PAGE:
“That is radicalizing the Colombian right. Colombians believe the next president will be pro-Chavez, which fits right into the narrative here,” Gamarra said. “Because Colombians are facing this more directly than other groups, they are driving the conservative momentum in Miami right now.”
Dominicans, though a small group in Florida, are also being affected by the politics in their home country. The country’s president recently announced plans to build a wall along the border with Haiti to help curb illegal immigration.
“There is a significant group of Dominicans who belong to social democratic parties back home, but are swayed by the conservative Trump-immigration policies,” Gamarra said.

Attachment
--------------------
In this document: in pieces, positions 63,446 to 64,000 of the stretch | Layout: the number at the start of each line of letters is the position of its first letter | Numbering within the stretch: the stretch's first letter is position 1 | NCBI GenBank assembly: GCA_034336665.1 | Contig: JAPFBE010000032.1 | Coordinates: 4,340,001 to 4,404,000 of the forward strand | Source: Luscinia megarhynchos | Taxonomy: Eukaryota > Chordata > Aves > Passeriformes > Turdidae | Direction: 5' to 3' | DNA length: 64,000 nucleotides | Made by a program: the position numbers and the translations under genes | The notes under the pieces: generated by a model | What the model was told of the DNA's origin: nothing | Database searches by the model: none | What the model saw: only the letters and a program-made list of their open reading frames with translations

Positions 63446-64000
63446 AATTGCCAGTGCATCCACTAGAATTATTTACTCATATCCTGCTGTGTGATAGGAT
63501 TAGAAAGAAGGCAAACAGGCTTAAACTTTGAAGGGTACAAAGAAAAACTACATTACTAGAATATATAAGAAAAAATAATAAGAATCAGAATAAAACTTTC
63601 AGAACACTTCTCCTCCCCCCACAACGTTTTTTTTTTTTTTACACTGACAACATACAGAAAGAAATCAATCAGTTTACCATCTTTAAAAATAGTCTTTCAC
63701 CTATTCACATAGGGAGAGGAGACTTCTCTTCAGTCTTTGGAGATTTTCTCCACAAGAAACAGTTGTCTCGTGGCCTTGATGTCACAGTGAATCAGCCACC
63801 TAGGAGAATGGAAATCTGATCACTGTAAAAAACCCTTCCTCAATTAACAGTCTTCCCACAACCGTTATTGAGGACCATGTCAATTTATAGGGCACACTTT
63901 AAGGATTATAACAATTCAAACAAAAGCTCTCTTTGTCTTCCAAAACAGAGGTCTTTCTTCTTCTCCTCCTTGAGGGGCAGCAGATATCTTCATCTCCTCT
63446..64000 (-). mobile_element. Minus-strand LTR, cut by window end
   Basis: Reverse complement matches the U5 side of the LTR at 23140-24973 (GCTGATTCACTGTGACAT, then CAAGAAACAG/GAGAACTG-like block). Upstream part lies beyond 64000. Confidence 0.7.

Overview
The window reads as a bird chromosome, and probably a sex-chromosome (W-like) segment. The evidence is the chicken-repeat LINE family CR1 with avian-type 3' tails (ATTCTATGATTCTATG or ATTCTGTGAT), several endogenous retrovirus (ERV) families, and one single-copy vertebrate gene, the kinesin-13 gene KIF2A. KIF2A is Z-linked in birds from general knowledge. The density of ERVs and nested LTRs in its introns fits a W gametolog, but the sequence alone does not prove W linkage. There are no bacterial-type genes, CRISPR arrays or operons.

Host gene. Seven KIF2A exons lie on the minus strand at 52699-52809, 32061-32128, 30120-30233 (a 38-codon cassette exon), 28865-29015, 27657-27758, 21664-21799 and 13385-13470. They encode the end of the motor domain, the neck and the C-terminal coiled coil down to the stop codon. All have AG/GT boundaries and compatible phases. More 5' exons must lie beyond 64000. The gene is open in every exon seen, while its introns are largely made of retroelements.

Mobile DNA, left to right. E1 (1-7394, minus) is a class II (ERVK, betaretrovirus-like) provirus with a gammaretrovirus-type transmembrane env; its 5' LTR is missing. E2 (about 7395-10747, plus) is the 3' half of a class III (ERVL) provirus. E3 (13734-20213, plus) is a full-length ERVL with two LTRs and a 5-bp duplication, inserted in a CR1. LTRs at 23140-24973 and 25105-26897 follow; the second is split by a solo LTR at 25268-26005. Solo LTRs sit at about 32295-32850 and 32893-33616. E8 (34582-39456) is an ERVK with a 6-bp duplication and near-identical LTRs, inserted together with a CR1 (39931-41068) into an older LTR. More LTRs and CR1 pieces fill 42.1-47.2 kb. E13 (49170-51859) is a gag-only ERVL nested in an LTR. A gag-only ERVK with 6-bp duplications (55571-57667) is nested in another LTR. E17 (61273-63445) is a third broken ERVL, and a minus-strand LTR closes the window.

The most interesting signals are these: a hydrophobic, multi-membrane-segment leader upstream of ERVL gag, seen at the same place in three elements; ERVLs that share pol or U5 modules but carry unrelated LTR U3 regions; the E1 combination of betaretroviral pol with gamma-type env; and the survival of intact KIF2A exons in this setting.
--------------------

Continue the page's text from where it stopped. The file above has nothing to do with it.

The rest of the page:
While there is unity among the Latin American left, the right is less cohesive, but they do see Trump as a partner in combating socialism. It compliments the narrative that Republicans pushed in 2020 and are likely to continue hammering — that Democrats are veering too far to the left and will drive the U.S. to ruin.
Evangelicals and conservative media amplifies the movement
With social media and apps like WhatsApp and Telegram, the back and forth between relatives in Latin America and Florida flows uninterrupted. They share news articles, videos and memes. And prior to the November elections, they were a prime source of disinformation, something that persists, perhaps with less intensity though.